News

News Type
Year
Month
  • Origami-inspired Medical Solutions
    Origami-inspired Medical Solutions
    Thu, May 13, 2021
    MIT's Xuanhe Zhao (USFOE 2013) is engineering a medical patch that can be folded around minimally invasive surgical tools and delivered through airways, intestines, and other narrow spaces to patch up internal injuries.
  • The Secret of Why Hummingbirds Hum
    The Secret of Why Hummingbirds Hum
    Mon, May 10, 2021
    Stanford's David Lentink (USFOE 2016) studies biological flight as an inspiration for engineering design. He recently used 3D sound mapping to show aerodynamic forces during flight that explain the hummingbird's eponymous sound.
  • New Treatments Post-Heart Attack
    New Treatments Post-Heart Attack
    Thu, May 06, 2021
    FOE alum W. David Merryman, a bioengineer at Vanderbilt University, has identified the protein receptor in specialized heart cells that, when removed, preserves cardiac function after a heart attack. A promising therapeutic development is now underway.
  • Vaccination by Inhalation
    Vaccination by Inhalation
    Mon, May 03, 2021
    FOE alum Darrell Irvine at MIT is engineering a method to deliver vaccines directly to the lungs, which can boost immune responses to respiratory infections from viruses such as COVID-19, or lung cancer.
  • Organ Engineering for Chronic Disease
    Organ Engineering for Chronic Disease
    Thu, April 29, 2021
    NAE member, FOE alum, and bioengineer Linda Griffith at MIT aims to change the conversation about endometriosis from one of women’s pain to one of biomarkers, genetics, and molecular networks.
  • A 100% Renewable Energy Road Map
    A 100% Renewable Energy Road Map
    Thu, April 22, 2021
    Energy systems engineer Paul Denholm (IAFOE 2008) at the National Renewable Energy Laboratory found that coal-burning Los Angeles is capable of achieving 98% clean energy within the next decade and 100% by 2035 without causing blackouts or disrupting the economy.
  • A Guide for Women in Aerospace and Aviation
    A Guide for Women in Aerospace and Aviation
    Mon, April 19, 2021
    Purdue University's Alina Alexeenko (USFOE 2015) recently contributed to "Flight Paths to Success,” where women engineers share their in-depth, personal perspectives on the habits, motivations, triumphs, defeats, and lessons learned in their top jobs in the industry.
  • Nobel Prize Summit: Our Planet, Our Future April 26-28
    Nobel Prize Summit: Our Planet, Our Future April 26-28
    Thu, April 15, 2021
    The first-ever Nobel Prize Summit, co-hosted by the National Academy of Sciences, will bring together Nobel Prize laureates, scientists, policymakers, business leaders, and today’s youth leaders to explore actions that can be achieved in this decade to put the world on a path to a ...
  • Teaching a (Robot) Dog New Tricks
    Teaching a (Robot) Dog New Tricks
    Thu, April 15, 2021
    Robert Playter (2010 EU-US FOE) at Boston Dynamics has engineered a robot dog that can grab and carry objects, open doors, and right itself, among other functionality designed for hazardous tasks in workplaces such as nuclear plants and offshore oil fields.
  • Batteries To Power Long-Range Freight Trucks
    Batteries To Power Long-Range Freight Trucks
    Mon, April 12, 2021
    Anthony Eggert (JAFOE 2004) of the ClimateWorks Foundation writes that both battery-electric and fuel-cell long-range trucks can soon be engineered to out-compete diesel on cost while providing massive benefits for public health and the climate.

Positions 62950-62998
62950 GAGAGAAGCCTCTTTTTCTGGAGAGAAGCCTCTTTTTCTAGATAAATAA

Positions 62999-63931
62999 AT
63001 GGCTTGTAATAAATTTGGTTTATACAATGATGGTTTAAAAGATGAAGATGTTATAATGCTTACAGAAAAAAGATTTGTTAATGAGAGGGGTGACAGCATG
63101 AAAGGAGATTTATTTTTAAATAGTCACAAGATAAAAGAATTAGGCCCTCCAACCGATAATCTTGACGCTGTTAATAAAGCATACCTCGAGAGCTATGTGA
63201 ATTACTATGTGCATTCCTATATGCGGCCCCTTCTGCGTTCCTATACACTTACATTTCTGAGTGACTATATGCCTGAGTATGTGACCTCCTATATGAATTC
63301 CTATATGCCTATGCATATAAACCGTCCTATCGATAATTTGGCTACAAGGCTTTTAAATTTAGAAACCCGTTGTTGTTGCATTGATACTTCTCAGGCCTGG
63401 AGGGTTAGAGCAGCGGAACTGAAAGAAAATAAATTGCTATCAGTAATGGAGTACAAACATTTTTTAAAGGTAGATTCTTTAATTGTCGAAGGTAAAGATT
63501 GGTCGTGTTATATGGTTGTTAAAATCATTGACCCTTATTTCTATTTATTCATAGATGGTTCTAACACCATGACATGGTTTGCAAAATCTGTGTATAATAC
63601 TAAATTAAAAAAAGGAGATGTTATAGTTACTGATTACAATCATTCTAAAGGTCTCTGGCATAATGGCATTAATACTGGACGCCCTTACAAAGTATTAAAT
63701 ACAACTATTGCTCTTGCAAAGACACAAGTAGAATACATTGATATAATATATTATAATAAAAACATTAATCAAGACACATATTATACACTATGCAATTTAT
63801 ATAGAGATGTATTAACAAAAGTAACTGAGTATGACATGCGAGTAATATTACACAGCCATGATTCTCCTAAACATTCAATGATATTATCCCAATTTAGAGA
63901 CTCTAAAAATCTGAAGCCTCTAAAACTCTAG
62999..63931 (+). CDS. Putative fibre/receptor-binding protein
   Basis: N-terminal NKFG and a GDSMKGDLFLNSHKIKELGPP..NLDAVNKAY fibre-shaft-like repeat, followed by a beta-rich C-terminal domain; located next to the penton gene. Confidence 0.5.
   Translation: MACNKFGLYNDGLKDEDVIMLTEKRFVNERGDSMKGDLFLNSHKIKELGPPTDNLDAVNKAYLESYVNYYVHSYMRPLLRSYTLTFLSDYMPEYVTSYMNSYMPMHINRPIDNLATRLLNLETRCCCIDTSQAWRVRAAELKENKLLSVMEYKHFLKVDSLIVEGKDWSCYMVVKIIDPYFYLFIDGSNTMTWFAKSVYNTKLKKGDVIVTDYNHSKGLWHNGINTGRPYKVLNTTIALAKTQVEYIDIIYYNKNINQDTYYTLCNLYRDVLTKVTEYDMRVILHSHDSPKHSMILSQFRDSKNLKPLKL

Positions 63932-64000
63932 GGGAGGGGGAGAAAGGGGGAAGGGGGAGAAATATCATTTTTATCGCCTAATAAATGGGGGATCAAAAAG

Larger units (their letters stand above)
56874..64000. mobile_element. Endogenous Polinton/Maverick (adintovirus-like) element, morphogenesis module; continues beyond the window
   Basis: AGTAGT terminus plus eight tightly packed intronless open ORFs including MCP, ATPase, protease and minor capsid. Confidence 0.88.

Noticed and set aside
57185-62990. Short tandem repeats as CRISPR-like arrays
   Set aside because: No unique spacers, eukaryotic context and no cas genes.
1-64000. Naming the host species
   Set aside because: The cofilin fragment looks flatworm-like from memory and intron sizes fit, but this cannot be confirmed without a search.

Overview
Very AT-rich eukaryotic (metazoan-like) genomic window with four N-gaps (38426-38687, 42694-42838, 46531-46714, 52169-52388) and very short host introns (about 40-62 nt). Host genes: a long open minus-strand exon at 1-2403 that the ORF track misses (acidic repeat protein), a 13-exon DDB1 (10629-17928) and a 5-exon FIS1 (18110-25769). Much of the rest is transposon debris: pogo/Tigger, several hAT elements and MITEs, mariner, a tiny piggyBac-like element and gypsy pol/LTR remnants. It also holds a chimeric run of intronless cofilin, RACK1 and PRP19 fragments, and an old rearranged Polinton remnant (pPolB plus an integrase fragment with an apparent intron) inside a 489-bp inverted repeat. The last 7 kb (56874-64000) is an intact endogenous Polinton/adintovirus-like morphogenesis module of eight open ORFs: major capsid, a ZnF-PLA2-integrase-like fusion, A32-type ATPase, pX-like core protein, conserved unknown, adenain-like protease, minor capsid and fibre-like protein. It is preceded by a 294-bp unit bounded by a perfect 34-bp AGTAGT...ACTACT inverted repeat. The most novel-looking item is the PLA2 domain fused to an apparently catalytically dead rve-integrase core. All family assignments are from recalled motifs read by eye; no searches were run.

• Food and Climate Change
    Food and Climate Change
    Mon, April 05, 2021
    Biosystems engineering professor Jason Hill (GAFOE 2013) at the University of Minnesota co-authored a recent study showing that we don't all have to go vegan to impact improvements to the big climate change problem caused by how we grow, eat, and waste food.
  • Strong as a BioPolymer
    Strong as a BioPolymer
    Mon, March 22, 2021
    At the University of California, Heather Maynard (JAFOE 2005) and Megan Valentine (USFOE 2014) are engineering new high-performance alternatives to petroleum-based polymers for strength, flexibility, and durability that can be produced sustainably from biological sources.
  • All-terrain Microrobot Flips Over Rough Muscle
    All-terrain Microrobot Flips Over Rough Muscle
    Mon, March 22, 2021
    Purdue mechanical engineer David Cappelleri (GAFOE 2015) is engineering a robot as tiny as a few human hairs that can travel throughout a colon by doing back flips directly to its target site, which could reduce side effects that the drug may cause by interacting with other organs along the way.
  • Organ-on-a-Chip Monitoring System for Chemotherapy
    Organ-on-a-Chip Monitoring System for Chemotherapy
    Thu, March 18, 2021
    FOE alum Ali Khademhosseini of the Terasaki Institute for Biomedical Innovation has engineered an organ-on-a-chip to monitor how breast cancer chemotherapy can affect tissue damage to the heart, the heart's pumping ability, or clinical heart failure.
  • Surviving Weed-Out Classes in Science May Be a State of Mind
    Surviving Weed-Out Classes in Science May Be a State of Mind
    Mon, March 15, 2021
    Ainissa Ramirez (USFOE 2004) of Science Underground discusses how weed-out classes in science, technology, engineering, and math (STEM) disproportionately hinder underrepresented groups, including women, Black, Native American, and Hispanic people, from pursuing STEM degrees.
  • Critical All-Season Infrastructure
    Critical All-Season Infrastructure
    Mon, March 08, 2021
    Carnegie Mellon's Constantine Samaras (EU-US FOE 2016) discusses how systems engineering could help alleviate major energy and resource supply and demand problems like the recent loss of power, heat, and water to a huge swath of Texas.